Full Dive is a fiction book about the desperate efforts of a church to try to stay relevant in an age where the only things that matter to the majority are Science, Medicine, and Technology.
A small church in Orlando sends their Deacon (Adam Walker) to go and participate in an experiment with the newly developed technology 'Full Dive Virtual Reality (FDVR).' Head Pastor Fischer believes that this technology can help them discover new ways of reaching the masses.
The experiment turns out to be nothing like Adam could ever expect. The horrible experience inside FDVR has left him damaged. But Pastor Fischer is insistent on further testing, for the sake of the greater good. What will be the consequences of further testing on Adam's mind? Will FDVR give them the answers that they are looking for? Is there something more sinister hiding underneath these experiments?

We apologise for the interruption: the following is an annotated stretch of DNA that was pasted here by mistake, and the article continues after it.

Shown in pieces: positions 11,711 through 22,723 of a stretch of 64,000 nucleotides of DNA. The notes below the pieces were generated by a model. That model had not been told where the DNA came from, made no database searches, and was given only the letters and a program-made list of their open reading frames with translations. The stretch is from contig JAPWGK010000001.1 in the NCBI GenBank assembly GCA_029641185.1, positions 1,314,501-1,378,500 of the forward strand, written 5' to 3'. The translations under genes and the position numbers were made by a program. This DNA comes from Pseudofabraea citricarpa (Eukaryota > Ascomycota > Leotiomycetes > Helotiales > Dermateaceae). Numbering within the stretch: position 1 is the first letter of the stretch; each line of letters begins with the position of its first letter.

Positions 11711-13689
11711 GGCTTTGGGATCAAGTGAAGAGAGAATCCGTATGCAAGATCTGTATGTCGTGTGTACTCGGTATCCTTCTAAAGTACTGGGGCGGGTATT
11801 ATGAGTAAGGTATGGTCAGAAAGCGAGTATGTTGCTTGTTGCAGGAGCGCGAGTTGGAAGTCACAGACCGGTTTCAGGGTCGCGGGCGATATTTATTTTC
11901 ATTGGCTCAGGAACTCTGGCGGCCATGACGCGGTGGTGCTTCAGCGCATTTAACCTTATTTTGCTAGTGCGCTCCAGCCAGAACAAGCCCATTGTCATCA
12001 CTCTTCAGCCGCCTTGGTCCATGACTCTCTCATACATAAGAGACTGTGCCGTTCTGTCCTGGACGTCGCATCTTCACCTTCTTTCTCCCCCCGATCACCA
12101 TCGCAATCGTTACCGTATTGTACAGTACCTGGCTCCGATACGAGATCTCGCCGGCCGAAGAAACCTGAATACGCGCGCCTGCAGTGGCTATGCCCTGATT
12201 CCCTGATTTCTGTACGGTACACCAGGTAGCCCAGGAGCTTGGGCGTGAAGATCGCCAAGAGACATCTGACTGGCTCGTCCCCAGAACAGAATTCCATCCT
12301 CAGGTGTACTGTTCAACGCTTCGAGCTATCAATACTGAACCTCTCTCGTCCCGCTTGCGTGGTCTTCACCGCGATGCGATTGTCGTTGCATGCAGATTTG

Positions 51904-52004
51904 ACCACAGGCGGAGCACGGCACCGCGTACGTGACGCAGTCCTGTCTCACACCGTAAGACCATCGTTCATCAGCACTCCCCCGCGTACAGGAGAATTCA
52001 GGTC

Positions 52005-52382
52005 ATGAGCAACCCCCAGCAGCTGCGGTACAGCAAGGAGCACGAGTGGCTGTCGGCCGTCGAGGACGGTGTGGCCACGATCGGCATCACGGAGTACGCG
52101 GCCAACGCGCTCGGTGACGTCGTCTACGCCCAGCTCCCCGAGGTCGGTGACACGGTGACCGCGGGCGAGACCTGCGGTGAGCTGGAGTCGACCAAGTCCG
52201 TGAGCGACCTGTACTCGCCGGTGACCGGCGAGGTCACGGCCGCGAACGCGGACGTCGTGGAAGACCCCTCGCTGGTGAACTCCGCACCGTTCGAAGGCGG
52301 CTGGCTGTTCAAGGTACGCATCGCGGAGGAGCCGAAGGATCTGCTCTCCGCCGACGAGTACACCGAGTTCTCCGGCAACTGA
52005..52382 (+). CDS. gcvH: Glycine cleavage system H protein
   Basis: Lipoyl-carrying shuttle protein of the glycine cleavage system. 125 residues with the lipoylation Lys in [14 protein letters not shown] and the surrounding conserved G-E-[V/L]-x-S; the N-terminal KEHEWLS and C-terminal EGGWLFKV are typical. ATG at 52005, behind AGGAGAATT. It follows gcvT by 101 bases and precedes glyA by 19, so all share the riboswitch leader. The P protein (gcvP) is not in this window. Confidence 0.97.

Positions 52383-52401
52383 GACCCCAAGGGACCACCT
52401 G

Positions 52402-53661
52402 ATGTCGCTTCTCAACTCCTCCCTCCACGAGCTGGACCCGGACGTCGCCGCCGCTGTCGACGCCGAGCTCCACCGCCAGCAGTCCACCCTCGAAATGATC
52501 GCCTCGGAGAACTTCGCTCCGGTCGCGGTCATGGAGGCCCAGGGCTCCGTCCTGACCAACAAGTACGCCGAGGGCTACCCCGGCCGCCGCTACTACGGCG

(To clarify, although this story follows members of a church it is not a Christian or Religious book.)
Themes of the book:
-It's a world where technology medicine and science are held in the highest regard, and where art, religion, and culture are left behind. It is a common attitude to look down at things that do not progress humanity further.
-The opening chapter is probably going to be the most memorable of the book, and hits a lot at survillance culture/panopticonism.
-This book explores the use of Virtual Reality, not as a way to immerse oneself into video games, but as a way to use it as a means of psychological experimentation.
-In order to survive in the technological age, the church is trying adapt, in fear of being left behind in history completely, rather than to strictly stick to their code.
-It takes place in the city of Orlando. Being set a few hundred years in the future, there are even more tall buildings/skyscrapers run by corps.
-Although it takes place a few hundred years in the future, technology is not super advanced. Self-driving cars are widely accepted, and Full Dive Virtual Reality is finally created, but overall, general day to day life looks mostly the same.